I'm very excited to be part of the second Taboo Tales event in New York City on Monday, October 10th. Taboo Tales is the long-running show from Los Angeles where people tell stories about their fucked-up lives. Come out and see us at The PIT on Monday and I guarantee you'll feel better about yourself.
Now, I'll let Taboo Tales tell you more...
We've learned New Yorkers are pretty fucked up so we're putting on our second show on October 10th. It's Columbus Day so tell all your friends to come out and discover this one of a kind storytelling show where we talk about topics no one wants to discuss in public.
Our BRAVE storytellers for this show will be:
Hosted by Vanessa Golenia and Kejal Macdonald
Happening at the PIT theater (24th and Lex)
7pm. Arrive by 6:30pm.
Save some money and get your tickets in advance!
$10 online tickets // $13 at the door
Want to see how much fun we had at the last one? Say no more. Check our event photos.
SEE YOU THERE!
Of course, it was a phone interview, since I'm not legally allowed to travel to Canada. But at least my voice can travel north of the border, even if my body can't.
A big shout-out, by the way, to the excellent writer Michael Libling, who brought me to the attention not only of Mr. Fisher but also of Peter Anthony Holder, who interviewed me last fall for "The Stuph File Program."
Listen to the CJAD interview below:
We talked, of course, about my memoir The Accidental Terrorist, about how humor and religion mix, and about the relative merits of Mormonism and Canada. Peter is a charming host, and I had a great time doing his show. You can hear my 12-minute interview segment below:
Or you can listen to the full episode on Stitcher.
I've always believed that I have a pretty good memoryin particular, that I can recall formative events and conversations from years or even decades ago in reasonably good detail. When I started work on my memoir The Accidental Terrorist, I made a list of incidents, events, and bits of lore from my mission that I wanted to include. The more of these that I wrote down, the more others I started to remember. My notes ran pages and pages and pages.
I'm now working my way through a revision of the book with notes from my editor, Juliet Ulman. The occasional query scrawled in the margin questions details I seem to recall clearly. I've started wondering how much I can trust those old memories, especially the smaller moments I could easily have misremembered or invented. I've started looking for bits I can actually confirm.
Last night I came to the passage below, which seemed like it should be eminently verifiable. The scene is southern Alberta, October 1986:
On Friday of that week, we were talking heavy metal when I mentioned that the only band I liked of that sort was Rush.
"Ah, so you're one of those," said Fowler. "Same as every other missionary in Canada. You know last winter they had a concert scheduled up in Edmonton?"
"That was the Power Windows tour. What a great show. I saw it in Salt Lake."
"Well, I was serving in Edmonton at the time. I swear half the elders in town must've had tickets."
I gaped. In my civilian life, I had the right to choose to see a rock concert if I wanted, whether or not the Church or my father approved. But for a missionary, ordained and set apart as a representative of Jesus Christ, the rules were different. No music, especially not rock music, and especially not live rock music. That was just handing Satan the keys to your soul's front door.
"Including you?" I asked.
"Naw, Rush ain't my thing. But anyways, the day of the show this massive blizzard hits. No joke. Shuts everything down. No planes in or out. Concert canceled."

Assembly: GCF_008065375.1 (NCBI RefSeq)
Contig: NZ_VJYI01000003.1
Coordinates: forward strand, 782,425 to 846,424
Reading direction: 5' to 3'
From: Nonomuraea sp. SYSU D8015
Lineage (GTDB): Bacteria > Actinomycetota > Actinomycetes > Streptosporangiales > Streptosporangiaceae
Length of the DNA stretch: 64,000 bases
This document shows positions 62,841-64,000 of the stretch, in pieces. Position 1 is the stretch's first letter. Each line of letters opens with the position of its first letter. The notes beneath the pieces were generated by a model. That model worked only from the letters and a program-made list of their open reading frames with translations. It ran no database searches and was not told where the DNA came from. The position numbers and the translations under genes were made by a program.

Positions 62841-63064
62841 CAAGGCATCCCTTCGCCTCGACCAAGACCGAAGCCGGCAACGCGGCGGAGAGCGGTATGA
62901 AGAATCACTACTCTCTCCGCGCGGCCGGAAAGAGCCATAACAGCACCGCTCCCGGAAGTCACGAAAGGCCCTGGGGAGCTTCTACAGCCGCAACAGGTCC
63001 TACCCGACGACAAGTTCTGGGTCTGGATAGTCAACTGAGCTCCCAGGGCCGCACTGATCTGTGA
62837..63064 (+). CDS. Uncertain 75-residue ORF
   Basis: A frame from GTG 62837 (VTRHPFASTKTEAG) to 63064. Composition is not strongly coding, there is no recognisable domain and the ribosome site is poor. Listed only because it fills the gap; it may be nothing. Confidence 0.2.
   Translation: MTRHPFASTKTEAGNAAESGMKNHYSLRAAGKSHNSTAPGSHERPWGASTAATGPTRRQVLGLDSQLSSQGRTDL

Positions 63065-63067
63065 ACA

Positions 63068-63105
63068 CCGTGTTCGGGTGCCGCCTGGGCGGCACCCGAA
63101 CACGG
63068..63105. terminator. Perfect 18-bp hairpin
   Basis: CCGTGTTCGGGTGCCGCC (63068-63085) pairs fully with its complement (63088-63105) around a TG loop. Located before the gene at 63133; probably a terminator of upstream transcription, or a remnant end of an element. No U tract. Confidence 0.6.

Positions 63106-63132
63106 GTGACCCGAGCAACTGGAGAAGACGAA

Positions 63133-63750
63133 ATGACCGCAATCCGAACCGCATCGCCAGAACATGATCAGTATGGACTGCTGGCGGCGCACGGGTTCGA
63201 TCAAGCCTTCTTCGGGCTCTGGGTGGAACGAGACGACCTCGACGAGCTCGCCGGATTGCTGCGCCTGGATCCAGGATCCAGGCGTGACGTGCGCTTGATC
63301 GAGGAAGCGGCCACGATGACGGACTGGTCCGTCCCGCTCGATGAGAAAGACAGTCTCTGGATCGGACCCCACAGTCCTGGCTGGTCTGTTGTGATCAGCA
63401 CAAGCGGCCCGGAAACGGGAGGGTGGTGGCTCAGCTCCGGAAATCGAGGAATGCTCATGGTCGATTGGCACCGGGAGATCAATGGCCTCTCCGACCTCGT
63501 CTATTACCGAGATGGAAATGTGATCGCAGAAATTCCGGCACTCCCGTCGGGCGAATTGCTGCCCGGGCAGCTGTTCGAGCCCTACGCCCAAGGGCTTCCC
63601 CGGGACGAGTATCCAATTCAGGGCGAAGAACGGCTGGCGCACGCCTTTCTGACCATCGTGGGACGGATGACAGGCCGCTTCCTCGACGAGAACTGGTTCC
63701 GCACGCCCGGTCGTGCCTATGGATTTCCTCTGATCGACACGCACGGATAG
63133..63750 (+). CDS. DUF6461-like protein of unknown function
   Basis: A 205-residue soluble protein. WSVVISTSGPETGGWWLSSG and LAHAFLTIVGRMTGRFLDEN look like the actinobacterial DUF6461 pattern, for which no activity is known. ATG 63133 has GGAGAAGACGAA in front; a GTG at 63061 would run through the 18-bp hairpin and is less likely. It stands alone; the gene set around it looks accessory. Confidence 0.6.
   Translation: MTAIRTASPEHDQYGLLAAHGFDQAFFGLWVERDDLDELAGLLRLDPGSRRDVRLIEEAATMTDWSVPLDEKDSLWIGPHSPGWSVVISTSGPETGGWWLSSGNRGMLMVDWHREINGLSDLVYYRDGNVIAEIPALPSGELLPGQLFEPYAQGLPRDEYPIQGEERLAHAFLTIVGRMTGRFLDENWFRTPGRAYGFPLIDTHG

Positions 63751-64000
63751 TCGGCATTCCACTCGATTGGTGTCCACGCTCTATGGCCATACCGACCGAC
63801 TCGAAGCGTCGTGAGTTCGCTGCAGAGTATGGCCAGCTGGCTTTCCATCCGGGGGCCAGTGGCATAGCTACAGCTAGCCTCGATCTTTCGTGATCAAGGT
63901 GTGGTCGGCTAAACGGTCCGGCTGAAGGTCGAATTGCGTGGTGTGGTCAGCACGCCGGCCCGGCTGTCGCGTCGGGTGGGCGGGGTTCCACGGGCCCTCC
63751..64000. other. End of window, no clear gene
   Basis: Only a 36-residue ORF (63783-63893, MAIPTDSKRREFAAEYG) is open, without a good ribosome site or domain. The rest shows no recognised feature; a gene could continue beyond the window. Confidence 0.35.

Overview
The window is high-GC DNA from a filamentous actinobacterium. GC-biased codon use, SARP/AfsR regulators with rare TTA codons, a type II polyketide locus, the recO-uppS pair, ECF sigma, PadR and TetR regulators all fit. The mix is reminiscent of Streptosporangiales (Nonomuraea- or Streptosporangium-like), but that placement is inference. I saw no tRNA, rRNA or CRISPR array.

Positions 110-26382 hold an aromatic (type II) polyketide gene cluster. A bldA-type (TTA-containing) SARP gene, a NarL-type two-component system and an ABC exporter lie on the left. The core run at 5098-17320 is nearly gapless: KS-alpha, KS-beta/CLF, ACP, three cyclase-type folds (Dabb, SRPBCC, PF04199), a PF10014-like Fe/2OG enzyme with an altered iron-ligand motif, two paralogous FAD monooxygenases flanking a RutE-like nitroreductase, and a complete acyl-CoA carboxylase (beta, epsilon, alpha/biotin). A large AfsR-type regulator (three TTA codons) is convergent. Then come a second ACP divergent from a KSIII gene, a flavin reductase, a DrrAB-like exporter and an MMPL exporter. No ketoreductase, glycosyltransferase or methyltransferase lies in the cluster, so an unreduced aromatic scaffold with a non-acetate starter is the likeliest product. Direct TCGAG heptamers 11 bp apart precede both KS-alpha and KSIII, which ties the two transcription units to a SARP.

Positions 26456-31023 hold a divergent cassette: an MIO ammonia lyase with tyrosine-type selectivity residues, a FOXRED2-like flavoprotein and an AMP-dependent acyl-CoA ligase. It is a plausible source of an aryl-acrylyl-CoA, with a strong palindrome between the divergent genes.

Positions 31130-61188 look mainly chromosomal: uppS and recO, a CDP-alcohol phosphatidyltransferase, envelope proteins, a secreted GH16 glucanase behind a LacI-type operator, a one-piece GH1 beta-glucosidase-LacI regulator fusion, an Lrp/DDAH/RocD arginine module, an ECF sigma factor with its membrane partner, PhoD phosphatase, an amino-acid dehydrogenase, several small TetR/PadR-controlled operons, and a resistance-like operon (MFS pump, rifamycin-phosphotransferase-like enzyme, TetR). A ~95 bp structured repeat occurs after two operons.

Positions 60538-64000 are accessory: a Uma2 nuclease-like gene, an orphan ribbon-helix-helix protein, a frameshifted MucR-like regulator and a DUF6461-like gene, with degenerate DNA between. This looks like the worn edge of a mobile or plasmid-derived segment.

"You're telling me. You think God wanted all those missionaries rocking out in clouds of dope smoke? No way. It would have killed the Spirit dead in Edmonton for a month."
I've told this story many times, in many ways. This particular version was written for The First Time: First Crime, an evening of readings at Second City's Up Comedy Club in Chicago on April 17, 2013. I read it again at Tuesday Funk #61 on September 3, 2013, and later posted it as an answer on Quora (to the question "What are you banned from? Why?") and as an essay on Medium (where it became an Editor's Pick). As long as it was available for free in those places, I figured it ought to have a home here too. So here it is. Happy Canada Day.
They caught up with me in the men's room of a bus station in Great Falls, Montana.
Now, the fact that "they" were after me might lead you to presume that I was running from the law, that the cops or other authorities were hot on my trail, but that's not the case. My felony was still two months in the future at that point, though I was on the lam.
I was on the lam from the Mormon Church.
The great folks at Essay Fiesta have posted video of the memoir excerpt I read for them at the Book Cellar on April 19th. This is a segment from The Accidental Terrorist called "Gluttons for Punishment":
(Damn, that was over my time limit. Thank God I didn't exceed the YouTube limit of ten minutes.)
Essay Fiesta is a monthly reading series that benefits the Howard Brown Health Center, hosted by Keith Ecker and Alyson Lyon. Please come out to the Book Cellar in Chicago on the third Monday of every month to support the series.
[get context here]
Gluttons for Punishment
The only significant way in which Snow and I ever got the better of Roper and Steed was with their nicknames. I don't remember which of us thought this up, but if we ever wanted to rile up the sisters, we just called them Doper and Weed and watched their hackles rise. Though they tried and tried, they could never come up with nicknames as good for us.
There were other times when Snow and I thought we'd gotten the upper hand, but inevitably we'd have the rug yanked out from under us. On one memorable occasion, we beat the sisters fair and square and still they had the last laugh, without even planning it that way.